In 2013, the EULAR task force on imaging in RA clinical practice [7] developed 10 recommendations on various aspects of imaging in RA using research-based evidence, expert opinions and recommendations aimed to address clinical questions relevant to current practice and stated that ultrasound was a valuable candidate to detect clinical joint inflammation (superior to clinical examination), monitor disease activity, predict progression and therapeutic response and detect damage and persistent inflammation even when clinical remission was achieved. These recommendations summarized the experience gained in routine clinical practice over more than two decades, in which ultrasound was efficiently incorporated as a bedside method to enable clinical evaluation and therapy monitoring with high patient acceptability; novel scores that evaluated a reduced number of joints had been tested and were found to effectively reflect overall joint inflammation in RA, in addition to being less time consuming [8,9,10,11,12]. In this clinical context, the German Ultrasound 7 Score (GUS-7) combines soft tissue changes as well as erosive bone lesions in a single ultrasound scoring system [12]; the score concentrates on a small number of joint regions and examination time is reduced to approximately 10–20 min, making it a suitable candidate to integrate into daily rheumatologic practice.

It is generally accepted that disease activity is the most important factor that determines treatment consideration during routine evaluation of an outpatient with RA, although additional factors, such as comorbidities [13], costs/availability of DMARDs [14] and treatment related adverse/events, are increasingly recognized [15]. In addition, although maintained disease activity or remission status might prompt the clinician to suggest a medication change, patient’s willingness to change treatment might affect the final proposal [16]. In a study designed to capture patients with moderate to high disease activity that would prompt a discussion of medications, only in 39% of the study visits did the clinician report a medication change [17].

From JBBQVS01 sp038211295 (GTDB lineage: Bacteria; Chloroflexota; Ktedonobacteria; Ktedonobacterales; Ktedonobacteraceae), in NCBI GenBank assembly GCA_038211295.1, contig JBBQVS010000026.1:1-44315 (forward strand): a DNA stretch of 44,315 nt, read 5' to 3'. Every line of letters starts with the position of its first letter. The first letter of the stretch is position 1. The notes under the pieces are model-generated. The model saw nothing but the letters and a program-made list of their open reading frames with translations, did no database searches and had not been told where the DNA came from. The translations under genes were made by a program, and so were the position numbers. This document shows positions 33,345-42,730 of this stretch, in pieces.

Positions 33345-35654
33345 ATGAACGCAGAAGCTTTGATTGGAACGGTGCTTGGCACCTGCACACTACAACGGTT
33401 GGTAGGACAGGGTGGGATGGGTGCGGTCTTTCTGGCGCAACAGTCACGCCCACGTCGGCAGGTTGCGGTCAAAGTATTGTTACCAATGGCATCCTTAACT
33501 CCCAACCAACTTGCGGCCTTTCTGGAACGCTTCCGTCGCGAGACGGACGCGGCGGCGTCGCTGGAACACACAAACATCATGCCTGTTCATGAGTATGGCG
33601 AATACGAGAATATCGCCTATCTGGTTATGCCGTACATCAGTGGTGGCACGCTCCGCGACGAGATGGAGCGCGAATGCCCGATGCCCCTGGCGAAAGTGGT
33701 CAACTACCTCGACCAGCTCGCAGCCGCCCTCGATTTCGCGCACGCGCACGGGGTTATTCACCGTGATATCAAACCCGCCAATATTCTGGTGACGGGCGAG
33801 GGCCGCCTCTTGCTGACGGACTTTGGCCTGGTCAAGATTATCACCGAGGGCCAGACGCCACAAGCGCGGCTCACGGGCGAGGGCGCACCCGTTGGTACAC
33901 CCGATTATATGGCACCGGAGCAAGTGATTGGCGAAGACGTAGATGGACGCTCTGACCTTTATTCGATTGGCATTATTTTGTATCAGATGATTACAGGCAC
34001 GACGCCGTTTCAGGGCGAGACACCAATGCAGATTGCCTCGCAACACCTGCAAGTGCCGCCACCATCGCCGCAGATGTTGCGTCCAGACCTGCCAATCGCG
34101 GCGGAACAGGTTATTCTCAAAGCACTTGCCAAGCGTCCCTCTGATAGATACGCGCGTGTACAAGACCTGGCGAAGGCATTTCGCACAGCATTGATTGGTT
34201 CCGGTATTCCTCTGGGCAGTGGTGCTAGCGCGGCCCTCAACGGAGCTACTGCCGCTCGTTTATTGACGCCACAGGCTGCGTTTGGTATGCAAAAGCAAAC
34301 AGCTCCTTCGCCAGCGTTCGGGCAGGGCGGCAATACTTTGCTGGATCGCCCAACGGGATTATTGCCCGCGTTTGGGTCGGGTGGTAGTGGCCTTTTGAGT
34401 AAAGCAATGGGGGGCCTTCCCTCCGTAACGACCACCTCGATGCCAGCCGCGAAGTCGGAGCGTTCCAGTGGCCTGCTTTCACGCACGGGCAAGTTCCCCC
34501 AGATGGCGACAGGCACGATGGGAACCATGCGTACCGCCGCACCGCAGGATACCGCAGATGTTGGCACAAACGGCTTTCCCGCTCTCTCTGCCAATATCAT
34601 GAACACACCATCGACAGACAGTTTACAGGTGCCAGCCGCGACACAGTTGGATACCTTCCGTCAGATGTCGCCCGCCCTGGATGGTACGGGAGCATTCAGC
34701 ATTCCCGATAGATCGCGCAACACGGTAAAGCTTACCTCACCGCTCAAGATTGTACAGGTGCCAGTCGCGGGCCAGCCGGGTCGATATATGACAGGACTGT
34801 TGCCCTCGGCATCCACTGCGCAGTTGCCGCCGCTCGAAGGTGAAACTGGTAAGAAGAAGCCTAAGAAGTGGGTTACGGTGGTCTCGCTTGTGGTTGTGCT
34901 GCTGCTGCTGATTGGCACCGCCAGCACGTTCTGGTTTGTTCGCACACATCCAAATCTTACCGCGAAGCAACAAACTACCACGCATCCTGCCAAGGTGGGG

Ultrasound assessment has certainly improved our accuracy to detect (the level of) disease activity in RA patients, although its real impact on the final treatment proposal in real world practice has not been assessed. The primary objective of this study was to define the percentage of routine clinical scenarios in which GUS-7 findings impacted the treatment indicated by the rheumatologist in an ongoing cohort of early (at cohort inclusion) RA outpatients; we were particularly interested in exploring if the impact differed among rheumatologists categorized by experience, senior (SR) vs. trainee (TR). Additional objectives were to describe GUS-7 findings in our cohort of patients, compare GUS-7 usefulness and factors that impact treatment among physicians and explore GUS-7 patient acceptance.


Study population